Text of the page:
Recyclable gift-wrapping from Japan leads to Emirati startup success
High-end Dubai gift-wrapping concept store Maska is using social media to market its Japanese present decorating techniques.
Fatma Al Khoori, founder of the 18-month old self-funded venture, says her only marketing strategy so far is social media, with Instagram’s visual reach making it the most useful network for sales and marketing, followed by Facebook.
The Mercato Mall store in Dubai. (Images via Maska)
The idea behind Maska is to use a Japanese gift-wrapping technique known as furoshiki, where gifts are wrapped with elegant fabrics from France and India, as well as the usual accessories. She said the method could also be used for other purposes, such as an environmentally friendly packaging substitute to non-degradable plastic bags.
“The fabric can be re-used as a gift itself. We also add a small instruction manual on how to make a cloth bag, or any other design, from the fabric.”
Maska is not Al Khoori’s first step into entrepreneurship - she was involved with creating the e-food guide Barzh and is a member of the Mohammed Bin Rashid Establishment for the development of SMEs, Dubai SME.
Despite beginning the venture with her cousin, Elkhoury now runs the whole business. She says being an Emirati probably helped the business, as local products and businesses receive considerable local attention and support.
“In the beginning of August 2013, we started coming up with a business plan for Maska and experimenting with a small scale family venture to test people’s reaction. After receiving positive engagement from our customers, we headed to Mercato mall in Dubai and learned that a venue would be available after two months. We didn’t have a logo then, or a solid business plan. So we brainstormed everything and launched Maska by the time the space was available.”
What's in a name?
Maska’s name is no coincidence. It’s the Arabic term for “handle” or “grab” and appealed to customers and Al Khoori.
“We came up with a lot of names, but most of them were already taken, so we tried ‘maska’. Customers who don’t speak Arabic well found it attractive, while those who do were reminded of a similar term which means ‘the bride’s handle.' Maska is also the Persian and Indian terms for 'butter…'so, it may not seem, logical, but we loved the amalgam of meanings in this one word and the way people reacted to it.”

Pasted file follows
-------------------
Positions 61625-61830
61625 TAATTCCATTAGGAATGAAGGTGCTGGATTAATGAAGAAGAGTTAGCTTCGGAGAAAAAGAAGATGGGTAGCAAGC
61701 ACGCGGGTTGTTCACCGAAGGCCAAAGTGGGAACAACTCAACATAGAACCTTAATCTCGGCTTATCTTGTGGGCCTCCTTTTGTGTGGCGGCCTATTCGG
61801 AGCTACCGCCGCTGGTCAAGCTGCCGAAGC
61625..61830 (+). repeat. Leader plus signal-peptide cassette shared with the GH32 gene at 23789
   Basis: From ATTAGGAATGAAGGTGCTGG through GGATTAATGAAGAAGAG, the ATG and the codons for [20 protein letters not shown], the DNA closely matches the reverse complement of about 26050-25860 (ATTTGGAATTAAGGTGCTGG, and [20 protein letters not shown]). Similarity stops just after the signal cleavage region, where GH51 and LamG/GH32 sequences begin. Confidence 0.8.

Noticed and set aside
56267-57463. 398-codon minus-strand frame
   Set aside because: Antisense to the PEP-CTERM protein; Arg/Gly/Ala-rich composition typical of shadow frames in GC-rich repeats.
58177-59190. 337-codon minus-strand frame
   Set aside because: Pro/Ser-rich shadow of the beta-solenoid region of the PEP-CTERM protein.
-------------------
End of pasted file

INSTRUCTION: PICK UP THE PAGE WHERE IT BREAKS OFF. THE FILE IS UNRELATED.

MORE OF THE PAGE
The sewing initiative
The Acumen Social Entrepreneurship contest helped Maska launch its social program: the Sewing Machine Initiative.
ElKhoury says although Maska is a for-profit organization, it has a social responsibility to help improve the living standards of certain disadvantaged communities. Her experience with impoverished communities in Ras AlKhaimah and certain neighborhoods in Dubai made her realize that charity can only go so far as a sustainable means to change the lives of those in need.
So she decided to launch an initiative that aims to "give women job opportunities where they can use most of their earnings in the upbringing of their children". Still in the early stages, the project supports five women.
Recycling your gifts without causing offense.
Goals for the future
Al Khoori plans to open a second store in Dubai by the end of 2015 and relocate her headquarters to The Dubai Design District, D3, as well as launch a website to operate as an e-store and a virtual gift-wrapping service.
She hopes to have Maska stores all over the Gulf within five years, while her 10-year plan involves establishing her business as an acknowledged trademark.
“The biggest challenge is time,” Al Khoori says. “No one tells you that as an entrepreneur. I’ve always wanted to be an entrepreneur without an obligatory work schedule, but, with all the mounting tasks, time became my biggest challenge.”
ElKhoury’s vision might become a reality, but right now, she’s got some serious competition from traditional gift-wrapping stores as well as online services. Differentiating herself with her “fabric” strategy seems to be working well so far.